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Reviews/Dance/Fringe World Festival

Indie dance in the pink

30 January 2020

Nina Levy relishes the chance to see emerging local artists in two dance works, High Expectations and Speech!.

Review: Samantha Crameri-Miller, High Expectations / Syndicate Performance, Speech! ·
Ivy and Jack, 25 January 2020 / The Stables, 28 January 2020 ·
Review by Nina Levy ·

Perth is nationally renowned for the vibrancy of its independent dance scene and one of the many joys of Fringe World is the chance to see works from that sector’s emerging artists. This week afforded two such opportunities: High Expectations, by Samantha Crameri-Miller, and Speech!, by Syndicate Performance.

Paradoxically, I approached High Expectations with few pre-conceived ideas. Choreographer Samantha Crameri-Miller, a 2014 graduate of the WA Academy of Performing Arts (WAAPA), has been quiet for the past couple of years, and I had only hazy recollections of her most recent work, seen at Sydney Fringe circa 2015-16.

What a welcome surprise, then, to encounter High Expectations, presented in a small, pinkly decorated function room at the back of Ivy and Jack, a small bar in the CBD.

Crameri-Miller created this as a solo piece for local dancer and former classmate Mel Tan. It takes us inside the brain of a young woman as she navigates variously the mundanities of work, a crush on a new colleague, a job interview. With a smart and snappy script that occasionally turns slam-poetic (written and voiced by Crameri-Miller), and a stellar performance by the gloriously expressive Tan, this work is a witty winner.

Tan’s facial expressions are comic enough, but add in her articulate physicality (which way will those limbs go next?) and Crameri-Miller’s wry voiceover, neatly interwoven with a supercool score by young jazz/electronic composer Josh Cusack, and the result is gold.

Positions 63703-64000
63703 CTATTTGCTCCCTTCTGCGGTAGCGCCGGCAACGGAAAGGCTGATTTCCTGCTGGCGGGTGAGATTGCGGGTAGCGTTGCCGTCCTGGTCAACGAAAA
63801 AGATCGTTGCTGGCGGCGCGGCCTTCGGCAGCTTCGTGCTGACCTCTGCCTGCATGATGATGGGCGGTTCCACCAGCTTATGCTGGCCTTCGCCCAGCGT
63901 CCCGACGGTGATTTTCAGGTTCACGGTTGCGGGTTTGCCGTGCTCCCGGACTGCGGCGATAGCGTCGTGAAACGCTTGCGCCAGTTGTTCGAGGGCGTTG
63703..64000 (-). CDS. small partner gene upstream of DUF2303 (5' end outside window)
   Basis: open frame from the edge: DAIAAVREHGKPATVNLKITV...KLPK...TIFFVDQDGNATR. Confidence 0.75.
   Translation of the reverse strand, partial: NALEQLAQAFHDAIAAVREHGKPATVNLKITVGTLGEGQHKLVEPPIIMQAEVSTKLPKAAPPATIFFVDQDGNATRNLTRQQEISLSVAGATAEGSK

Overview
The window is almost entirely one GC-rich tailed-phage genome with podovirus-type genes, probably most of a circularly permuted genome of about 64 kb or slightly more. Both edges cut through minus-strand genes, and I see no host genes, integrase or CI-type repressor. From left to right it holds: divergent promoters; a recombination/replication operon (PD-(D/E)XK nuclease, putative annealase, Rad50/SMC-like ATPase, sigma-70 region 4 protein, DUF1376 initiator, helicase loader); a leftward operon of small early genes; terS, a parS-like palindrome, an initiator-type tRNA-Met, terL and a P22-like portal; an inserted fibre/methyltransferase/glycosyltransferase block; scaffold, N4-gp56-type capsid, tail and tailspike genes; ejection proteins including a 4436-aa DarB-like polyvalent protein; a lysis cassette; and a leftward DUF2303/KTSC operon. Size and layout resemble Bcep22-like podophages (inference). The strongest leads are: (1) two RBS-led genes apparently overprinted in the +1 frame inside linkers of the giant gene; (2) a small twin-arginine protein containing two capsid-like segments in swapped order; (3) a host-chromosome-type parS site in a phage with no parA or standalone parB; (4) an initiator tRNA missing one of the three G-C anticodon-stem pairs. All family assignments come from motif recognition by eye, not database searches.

Three evenings later I find myself in the back room of another CBD small bar, The Stables, at another performance by WAAPA graduates, Speech!. The presenting ensemble, Syndicate Performance, is composed of even younger artists, most of whom graduated from WAAPA’s Link Dance Company honours program in 2018.

Unlike Crameri-Miller, over the past year the members of Syndicate have been very much in evidence on the local indie dance circuit – both as a collective and as individuals – with some promising work presented. Watching Speech!, however, I felt that these dance artists would benefit from a few more years’ life experience.

Directed and choreographed by Ana Music, assisted by Olivia Hendry, and performed by eight dancers, the premise of Speech! is exactly as its title suggests. Structured around speeches that range from a TED talk to an airing of petty grievances between friends, it’s an original concept with plenty of potential.

There are some entertaining moments in this 40-minute exploration. Lilly King’s lip-synched rendition of Liza Minnelli’s “Maybe This Time”, complete with fan kicks and accompanied by comically uninterested back-up dancers, is a highlight. Bridget Flint’s plaintive tale of a morning poo-routine disrupted clearly struck a chord with the opening night audience.

With the dial turned almost exclusively to “silly”, the novelty wears thin, however. Though the dancers are highly skilled and gorgeous to watch, their slapstick hilarity/hysteria rarely feels genuine. I also wished they had taken the time to learn their speeches off by heart – looking down at notes is never going to improve audience engagement.

Speech! seemed firmly aimed at a younger audience – certainly the younger audience members I could see seemed to be loving it. But as Crameri-Miller shows in High Expectations, it is possible for a young person to make a work about youthful concerns that is relatable to people of all ages.

The concept behind Speech! is strong. Perhaps it just needed more time in development before being presented to the paying public.

Speech! is on at the Stables until 30 January 2020.
High Expectations has finished its season at Fringe World.

Pictured top: Mel Tan in High Expectations. Photo: Courtesy of artist.

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Author —
Nina Levy

Nina Levy has worked as an arts writer and critic since 2007. She co-founded Seesaw and has been co-editing the platform since it went live in August 2017. As a freelancer she has written extensively for The West Australian and Dance Australia magazine, co-editing the latter from 2016 to 2019. Nina loves the swings because they take her closer to the sky.

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